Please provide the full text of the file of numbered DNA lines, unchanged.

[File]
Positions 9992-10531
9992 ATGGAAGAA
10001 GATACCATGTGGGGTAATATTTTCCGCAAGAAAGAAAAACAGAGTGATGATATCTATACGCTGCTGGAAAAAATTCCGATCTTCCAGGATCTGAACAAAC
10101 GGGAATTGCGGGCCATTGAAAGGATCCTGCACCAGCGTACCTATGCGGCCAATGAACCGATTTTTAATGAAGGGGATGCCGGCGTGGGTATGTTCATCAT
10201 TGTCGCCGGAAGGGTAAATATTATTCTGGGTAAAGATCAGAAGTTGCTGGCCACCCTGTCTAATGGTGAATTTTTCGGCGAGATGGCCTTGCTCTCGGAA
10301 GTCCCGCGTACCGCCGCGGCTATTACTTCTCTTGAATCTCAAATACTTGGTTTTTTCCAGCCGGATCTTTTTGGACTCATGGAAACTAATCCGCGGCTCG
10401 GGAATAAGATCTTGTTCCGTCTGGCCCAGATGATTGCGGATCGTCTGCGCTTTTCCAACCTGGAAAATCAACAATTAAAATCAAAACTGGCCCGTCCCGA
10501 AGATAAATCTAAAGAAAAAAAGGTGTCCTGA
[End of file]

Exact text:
Positions 9992-10531
9992 ATGGAAGAA
10001 GATACCATGTGGGGTAATATTTTCCGCAAGAAAGAAAAACAGAGTGATGATATCTATACGCTGCTGGAAAAAATTCCGATCTTCCAGGATCTGAACAAAC
10101 GGGAATTGCGGGCCATTGAAAGGATCCTGCACCAGCGTACCTATGCGGCCAATGAACCGATTTTTAATGAAGGGGATGCCGGCGTGGGTATGTTCATCAT
10201 TGTCGCCGGAAGGGTAAATATTATTCTGGGTAAAGATCAGAAGTTGCTGGCCACCCTGTCTAATGGTGAATTTTTCGGCGAGATGGCCTTGCTCTCGGAA
10301 GTCCCGCGTACCGCCGCGGCTATTACTTCTCTTGAATCTCAAATACTTGGTTTTTTCCAGCCGGATCTTTTTGGACTCATGGAAACTAATCCGCGGCTCG
10401 GGAATAAGATCTTGTTCCGTCTGGCCCAGATGATTGCGGATCGTCTGCGCTTTTCCAACCTGGAAAATCAACAATTAAAATCAAAACTGGCCCGTCCCGA
10501 AGATAAATCTAAAGAAAAAAAGGTGTCCTGA